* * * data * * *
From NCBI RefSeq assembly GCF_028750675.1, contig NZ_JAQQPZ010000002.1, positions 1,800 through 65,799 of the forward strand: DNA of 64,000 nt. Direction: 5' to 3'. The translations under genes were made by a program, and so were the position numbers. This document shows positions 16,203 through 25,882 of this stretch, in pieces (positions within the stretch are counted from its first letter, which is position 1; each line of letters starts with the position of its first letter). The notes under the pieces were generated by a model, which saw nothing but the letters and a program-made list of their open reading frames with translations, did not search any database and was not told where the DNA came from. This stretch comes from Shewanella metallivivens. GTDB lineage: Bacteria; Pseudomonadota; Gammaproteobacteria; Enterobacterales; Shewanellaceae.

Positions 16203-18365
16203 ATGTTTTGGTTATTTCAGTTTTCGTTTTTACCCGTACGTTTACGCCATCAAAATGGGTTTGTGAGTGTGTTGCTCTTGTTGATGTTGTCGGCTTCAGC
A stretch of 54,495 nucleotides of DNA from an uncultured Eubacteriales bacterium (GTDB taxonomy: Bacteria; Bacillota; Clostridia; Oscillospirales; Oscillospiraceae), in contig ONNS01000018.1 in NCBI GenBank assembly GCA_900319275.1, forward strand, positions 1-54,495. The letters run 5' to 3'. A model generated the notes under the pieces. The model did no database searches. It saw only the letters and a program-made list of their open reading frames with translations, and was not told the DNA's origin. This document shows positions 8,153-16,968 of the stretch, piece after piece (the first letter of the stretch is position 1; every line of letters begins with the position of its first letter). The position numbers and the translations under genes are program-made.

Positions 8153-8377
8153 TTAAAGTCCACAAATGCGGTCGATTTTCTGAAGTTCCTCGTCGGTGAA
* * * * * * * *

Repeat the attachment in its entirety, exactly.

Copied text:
From NCBI RefSeq assembly GCF_028750675.1, contig NZ_JAQQPZ010000002.1, positions 1,800 through 65,799 of the forward strand: DNA of 64,000 nt. Direction: 5' to 3'. The translations under genes were made by a program, and so were the position numbers. This document shows positions 16,203 through 25,882 of this stretch, in pieces (positions within the stretch are counted from its first letter, which is position 1; each line of letters starts with the position of its first letter). The notes under the pieces were generated by a model, which saw nothing but the letters and a program-made list of their open reading frames with translations, did not search any database and was not told where the DNA came from. This stretch comes from Shewanella metallivivens. GTDB lineage: Bacteria; Pseudomonadota; Gammaproteobacteria; Enterobacterales; Shewanellaceae.

Positions 16203-18365
16203 ATGTTTTGGTTATTTCAGTTTTCGTTTTTACCCGTACGTTTACGCCATCAAAATGGGTTTGTGAGTGTGTTGCTCTTGTTGATGTTGTCGGCTTCAGC
A stretch of 54,495 nucleotides of DNA from an uncultured Eubacteriales bacterium (GTDB taxonomy: Bacteria; Bacillota; Clostridia; Oscillospirales; Oscillospiraceae), in contig ONNS01000018.1 in NCBI GenBank assembly GCA_900319275.1, forward strand, positions 1-54,495. The letters run 5' to 3'. A model generated the notes under the pieces. The model did no database searches. It saw only the letters and a program-made list of their open reading frames with translations, and was not told the DNA's origin. This document shows positions 8,153-16,968 of the stretch, piece after piece (the first letter of the stretch is position 1; every line of letters begins with the position of its first letter). The position numbers and the translations under genes are program-made.

Positions 8153-8377
8153 TTAAAGTCCACAAATGCGGTCGATTTTCTGAAGTTCCTCGTCGGTGAA